Fermented food fighting for us- Part I


Breaking down the microbiology world one bite at a time

Fermented food fighting for us- Part I

In the early days of the pandemic, researchers scrambled to mitigate the devastating effects of COVID-19’s spread. Desperate, they looked to trends within the epidemiological data.  Despite high infection rates, there were marked lower mortality rates in Eastern Asian and Central European countries. An underlying feature that gave researchers pause were the countries’ use of fermented foods in their culinary culture [1].

This would, to the more discerning reader, seem more coincidental.  Perhaps the differences in which researchers from different institutions characterized COVID-induced mortality could explain this difference [2]. Nevertheless, the idea of fermented foods having anti-viral properties is not implausible. In fact, there are many branches of projects in which fermented foods aid with improving the immune system and general health. 


No, this article is not referring to pseudoscience, nor do we propose eating fermented foods as a suitable alternative to vaccines. MicroBites urges you to get vaccinated if you can. If you don’t take our word for it, feel free to check out some peer reviewed sources.


Due to the breadth of this topic, it will be divided into two very flavorful “bites.” The first chomp will introduce fermentation and some research concerning the benefits of fermented foods on the overall health. The second part will focus on the benefits of fermented foods against respiratory tract viruses and COVID-19 specifically. If you just want to learn about the antiviral potential of fermented foods, feel free to read “Fermented foods fighting for us – Part II” when it is available.


First, let us define fermented foods. Raw food products introduced to a culture of microorganisms whose enzymes convert the food create a fermented food. The process can be spontaneous or can be predetermined. Since the Neolithic era, both plant and animal-based products were fermented. This culinary practice was especially important as lack of refrigeration, long voyages, and weathering winters made raw resources scarce.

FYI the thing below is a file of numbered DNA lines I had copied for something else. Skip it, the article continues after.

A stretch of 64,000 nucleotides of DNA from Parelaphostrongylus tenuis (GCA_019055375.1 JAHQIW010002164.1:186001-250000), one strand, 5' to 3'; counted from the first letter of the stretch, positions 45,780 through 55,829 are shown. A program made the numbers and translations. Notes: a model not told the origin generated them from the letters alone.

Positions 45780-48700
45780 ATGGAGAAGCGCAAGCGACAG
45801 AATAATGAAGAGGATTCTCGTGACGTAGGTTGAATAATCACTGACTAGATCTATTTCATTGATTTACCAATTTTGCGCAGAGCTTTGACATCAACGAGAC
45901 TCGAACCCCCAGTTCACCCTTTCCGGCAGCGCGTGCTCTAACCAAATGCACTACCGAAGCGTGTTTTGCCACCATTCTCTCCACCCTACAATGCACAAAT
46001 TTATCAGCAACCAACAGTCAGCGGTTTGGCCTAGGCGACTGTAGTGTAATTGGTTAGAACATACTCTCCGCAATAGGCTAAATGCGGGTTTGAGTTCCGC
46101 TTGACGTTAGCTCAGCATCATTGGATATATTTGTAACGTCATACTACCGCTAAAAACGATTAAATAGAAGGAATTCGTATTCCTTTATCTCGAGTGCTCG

Figure 1. A cute and informative chart of the different kinds of fermented products and their countries/regions of origin created by and featured in an article by Hannah Seo  of Popular Science.

Now, most foods are fermented in a controlled industrialized setting. Cultures that are used for fermented foods are called Lactic acid bacteria (LAB) and are usually a diverse array of bacteria that have the capability of fermenting raw food. Frequently, in the dairy industry some form of Lactobacillus or Bifidobacterium is implemented. The culture is introduced to the raw materials in a sterile setting and the degree of fermentation is well controlled.

Figure 2. Three lactic acid bacteria genera represented by line drawings taken from the Noun Project and Vecteezy with some modification. Drawing credit to Olena Panasovska (Bifidobacterium & Streptococcus) and Ксенія Горова (Lactobacillus).

It should be noted that the cultures themselves may not always be safe. We don’t advise you to scrape LABs off petri dishes as a health promoting snack (we’ll get to how it might interest you later).  Strict regulations regarding the integrity of starter cultures would not be in place if people could just eat the bacteria themselves. Why the concern? Short answer: Bacteriophages. 


Bacteriophages are viruses that specifically infect bacteria (check out another MicroBites article on the subject matter). They tend to be even more simplistic than the ones that invade large multicellular hosts- but they similarly hijack the cellular machinery and energy of a bacteria cell to replicate themselves [3].